DC/OS: Meet the Data Center Operating System
The Data Center Operating System is a cluster “operating system” based on Apache Mesos that provides an unified framework to run, manage and log operations against the cluster as if it was just one single, huge mainframe. Let’s look a bit at what DC/OS is and what it can do for you.
What is DC/OS?
DC/OS is a distributed operating system based on the Apache Mesos distributed systems kernel. It enables the management of multiple machines as if they were a single computer. It automates resource management, schedules process placement, facilitates inter-process communication, and simplifies the installation and management of distributed services. Its included web interface and available command-line interface (CLI) facilitate remote management and monitoring of the cluster and its services.
To put it simply, imagine what your favorite operating system (e.g. Linux) does on your computer, and imagine an operating system capable of doing the same thing across thousands of machines. There you have DC/OS. The Data Center Operating System abstracts all the resources in the data center and makes them look like one huge computer. Every program talking to the operating system can request RAM, CPU and network, the advantage of using a data-center scale operating system is that the program can request those very same resources from a larger pool of resources rather than your laptop only.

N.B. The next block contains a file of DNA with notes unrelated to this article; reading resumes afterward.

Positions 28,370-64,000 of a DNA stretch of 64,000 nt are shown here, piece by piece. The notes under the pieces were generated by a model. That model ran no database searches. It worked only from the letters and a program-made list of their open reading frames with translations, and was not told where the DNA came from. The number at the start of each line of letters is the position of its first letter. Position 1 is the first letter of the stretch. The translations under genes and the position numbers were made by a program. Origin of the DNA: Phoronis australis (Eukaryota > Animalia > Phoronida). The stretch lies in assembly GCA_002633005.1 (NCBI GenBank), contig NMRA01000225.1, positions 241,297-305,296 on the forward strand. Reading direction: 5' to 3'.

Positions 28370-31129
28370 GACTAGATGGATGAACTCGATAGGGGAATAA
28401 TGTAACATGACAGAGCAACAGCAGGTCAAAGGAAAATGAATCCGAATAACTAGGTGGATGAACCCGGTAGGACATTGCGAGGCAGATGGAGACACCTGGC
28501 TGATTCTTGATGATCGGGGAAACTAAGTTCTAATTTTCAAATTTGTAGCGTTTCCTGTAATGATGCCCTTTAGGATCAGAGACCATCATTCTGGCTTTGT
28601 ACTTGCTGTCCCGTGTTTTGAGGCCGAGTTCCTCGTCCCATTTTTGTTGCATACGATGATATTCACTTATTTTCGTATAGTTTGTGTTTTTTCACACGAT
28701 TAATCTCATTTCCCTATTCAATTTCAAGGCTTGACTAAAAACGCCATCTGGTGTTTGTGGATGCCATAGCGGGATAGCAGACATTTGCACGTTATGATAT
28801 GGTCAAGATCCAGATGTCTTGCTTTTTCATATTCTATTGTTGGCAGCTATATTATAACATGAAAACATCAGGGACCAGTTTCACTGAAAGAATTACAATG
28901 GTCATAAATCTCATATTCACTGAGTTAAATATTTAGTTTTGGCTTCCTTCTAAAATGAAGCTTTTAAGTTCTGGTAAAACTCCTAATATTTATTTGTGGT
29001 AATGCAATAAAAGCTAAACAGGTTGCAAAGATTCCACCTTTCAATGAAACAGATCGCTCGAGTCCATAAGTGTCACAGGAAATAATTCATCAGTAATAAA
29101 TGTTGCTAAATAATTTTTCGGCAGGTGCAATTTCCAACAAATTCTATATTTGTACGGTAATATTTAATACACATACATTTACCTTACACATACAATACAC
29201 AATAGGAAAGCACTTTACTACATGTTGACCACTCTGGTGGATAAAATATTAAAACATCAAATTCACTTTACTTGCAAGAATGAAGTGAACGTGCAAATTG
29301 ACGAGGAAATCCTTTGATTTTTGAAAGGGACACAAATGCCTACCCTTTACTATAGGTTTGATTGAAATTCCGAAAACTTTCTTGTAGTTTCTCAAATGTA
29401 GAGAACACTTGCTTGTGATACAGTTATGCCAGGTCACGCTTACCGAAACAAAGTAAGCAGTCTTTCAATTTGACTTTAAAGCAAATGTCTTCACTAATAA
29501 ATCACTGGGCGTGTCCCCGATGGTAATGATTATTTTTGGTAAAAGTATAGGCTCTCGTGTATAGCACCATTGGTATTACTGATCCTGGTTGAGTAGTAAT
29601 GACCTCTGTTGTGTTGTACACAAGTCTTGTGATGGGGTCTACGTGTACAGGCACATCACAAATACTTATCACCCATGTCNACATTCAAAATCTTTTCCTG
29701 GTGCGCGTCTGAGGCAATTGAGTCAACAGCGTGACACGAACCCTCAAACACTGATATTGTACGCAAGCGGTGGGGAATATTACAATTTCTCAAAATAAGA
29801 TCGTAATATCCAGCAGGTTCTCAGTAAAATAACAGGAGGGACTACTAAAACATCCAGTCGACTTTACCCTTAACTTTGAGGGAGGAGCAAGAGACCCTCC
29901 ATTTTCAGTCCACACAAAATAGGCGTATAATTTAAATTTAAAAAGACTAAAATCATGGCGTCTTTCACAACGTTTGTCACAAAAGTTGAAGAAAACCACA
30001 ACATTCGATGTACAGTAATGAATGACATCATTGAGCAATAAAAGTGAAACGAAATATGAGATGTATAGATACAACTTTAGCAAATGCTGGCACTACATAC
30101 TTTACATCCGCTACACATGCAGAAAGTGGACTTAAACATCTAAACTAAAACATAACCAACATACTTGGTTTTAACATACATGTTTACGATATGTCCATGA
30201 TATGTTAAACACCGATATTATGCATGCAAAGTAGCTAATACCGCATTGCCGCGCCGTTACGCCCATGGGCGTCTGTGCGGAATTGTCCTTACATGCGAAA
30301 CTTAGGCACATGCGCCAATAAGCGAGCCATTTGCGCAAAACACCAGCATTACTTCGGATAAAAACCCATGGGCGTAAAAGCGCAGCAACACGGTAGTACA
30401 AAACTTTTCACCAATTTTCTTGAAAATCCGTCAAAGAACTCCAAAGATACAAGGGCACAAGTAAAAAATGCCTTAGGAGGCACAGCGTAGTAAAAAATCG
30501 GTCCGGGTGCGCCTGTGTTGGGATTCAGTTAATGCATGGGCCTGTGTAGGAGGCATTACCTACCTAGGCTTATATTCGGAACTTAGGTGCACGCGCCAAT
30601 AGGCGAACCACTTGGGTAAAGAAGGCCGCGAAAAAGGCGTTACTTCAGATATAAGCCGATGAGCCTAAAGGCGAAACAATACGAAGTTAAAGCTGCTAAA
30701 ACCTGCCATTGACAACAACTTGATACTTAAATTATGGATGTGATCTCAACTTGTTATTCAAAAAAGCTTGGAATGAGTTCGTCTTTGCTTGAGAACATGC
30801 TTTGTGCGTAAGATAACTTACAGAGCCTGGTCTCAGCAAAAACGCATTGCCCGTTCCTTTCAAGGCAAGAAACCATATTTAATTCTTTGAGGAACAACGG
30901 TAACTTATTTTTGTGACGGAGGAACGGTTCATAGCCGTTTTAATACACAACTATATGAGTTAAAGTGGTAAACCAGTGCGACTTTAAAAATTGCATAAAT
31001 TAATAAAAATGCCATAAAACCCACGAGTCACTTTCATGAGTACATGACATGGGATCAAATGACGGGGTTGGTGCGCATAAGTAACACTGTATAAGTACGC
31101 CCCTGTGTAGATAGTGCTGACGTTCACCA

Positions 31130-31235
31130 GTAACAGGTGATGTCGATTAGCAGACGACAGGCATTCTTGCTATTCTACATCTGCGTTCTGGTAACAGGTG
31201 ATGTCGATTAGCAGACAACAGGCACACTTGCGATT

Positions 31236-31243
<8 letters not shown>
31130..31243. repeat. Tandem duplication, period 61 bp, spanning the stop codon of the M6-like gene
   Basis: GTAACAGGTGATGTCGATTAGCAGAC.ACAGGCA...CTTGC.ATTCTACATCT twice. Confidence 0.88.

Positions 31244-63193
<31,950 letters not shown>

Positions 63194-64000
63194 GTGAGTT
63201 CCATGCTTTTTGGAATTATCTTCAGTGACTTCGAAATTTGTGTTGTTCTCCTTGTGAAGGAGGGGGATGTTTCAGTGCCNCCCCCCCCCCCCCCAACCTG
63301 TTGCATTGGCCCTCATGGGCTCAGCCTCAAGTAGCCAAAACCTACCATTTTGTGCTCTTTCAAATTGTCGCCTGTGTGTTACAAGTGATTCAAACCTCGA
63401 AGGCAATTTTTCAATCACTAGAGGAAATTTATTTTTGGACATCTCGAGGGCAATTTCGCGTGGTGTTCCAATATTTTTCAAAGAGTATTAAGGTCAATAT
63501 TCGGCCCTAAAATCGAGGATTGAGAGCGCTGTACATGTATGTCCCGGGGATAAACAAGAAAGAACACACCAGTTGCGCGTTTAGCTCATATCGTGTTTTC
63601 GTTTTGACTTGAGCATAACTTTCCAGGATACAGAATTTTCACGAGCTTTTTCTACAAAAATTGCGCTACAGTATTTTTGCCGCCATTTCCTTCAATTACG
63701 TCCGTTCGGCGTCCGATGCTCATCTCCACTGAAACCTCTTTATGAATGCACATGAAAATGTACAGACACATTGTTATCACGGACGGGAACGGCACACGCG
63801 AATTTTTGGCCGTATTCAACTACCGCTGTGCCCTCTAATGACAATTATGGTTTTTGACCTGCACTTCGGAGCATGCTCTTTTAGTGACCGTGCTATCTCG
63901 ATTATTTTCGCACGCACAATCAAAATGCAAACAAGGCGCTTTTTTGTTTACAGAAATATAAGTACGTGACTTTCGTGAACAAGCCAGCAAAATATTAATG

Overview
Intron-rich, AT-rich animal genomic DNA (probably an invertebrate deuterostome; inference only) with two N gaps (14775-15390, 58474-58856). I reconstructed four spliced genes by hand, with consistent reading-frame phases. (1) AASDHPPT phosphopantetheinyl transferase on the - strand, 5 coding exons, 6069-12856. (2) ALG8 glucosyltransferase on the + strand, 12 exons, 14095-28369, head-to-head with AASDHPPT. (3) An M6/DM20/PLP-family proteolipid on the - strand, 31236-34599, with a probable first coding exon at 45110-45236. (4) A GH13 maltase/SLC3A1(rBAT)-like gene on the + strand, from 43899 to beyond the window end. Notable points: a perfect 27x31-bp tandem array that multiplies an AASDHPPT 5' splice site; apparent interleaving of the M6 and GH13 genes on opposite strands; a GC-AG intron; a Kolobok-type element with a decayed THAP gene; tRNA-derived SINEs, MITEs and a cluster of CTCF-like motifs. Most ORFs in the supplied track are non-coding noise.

DC/OS started as a commercial software developed by the San Francisco-based Mesosphere. Somewhere in 2015 there were rumors about Microsoft trying to buy Mesosphere but nothing was publicly disclosed. Soon after, Microsoft added DC/OS to its Azure products. In 2016, since release 1.16, DC/OS was open sourced and made available for free. This helped the software gain traction as Mesosphere thought its product wouldn’t be as successful as other emerging products such as Kubernetes at the time. Shortly after the open sourcing of the project, Autodesk announced the software helped reduce its AWS instances by 66%.
DC/OS: Sleek tools for tomorrow’s datacenter
DC/OS comes with three interfaces: web UI, CLI and API. Although the API is the most important to developers and for integration purposes let’s stop to take a look at one of the most neglected: the web interface. The web UI is a polished, modern interface that provides all the useful information about your cluster at a glance. The amount of information displayed with a clean look and structure is astonishing.
As you can see from the above image all the information, with a focus on statistics, is available one click away and the left menu is a showcase of how easy it is to get started with DC/OS when it’s up and running. One of the greatest features that you can get a glance from the image above is the package manager (more in a while…)
The command line interface is a useful utility when performing tasks in a timely manner and when your eyes are not glued to the gorgeous web interface.
Apache Mesos: The Data Center Operating System needs a Data Center Kernel
All the capabilities boasted by DC/OS can be traced back to one single component: its kernel. DC/OS is based on Apache Mesos, a distributed cluster manager that provides common functions expected in enterprise environment such as:
- High availability
All these complex functions are implemented out of the box by the Mesos kernel that handles all the request in a highly available, scalable fashion, still providing isolation among components and scheduling workloads selecting the best hosts to run the task on.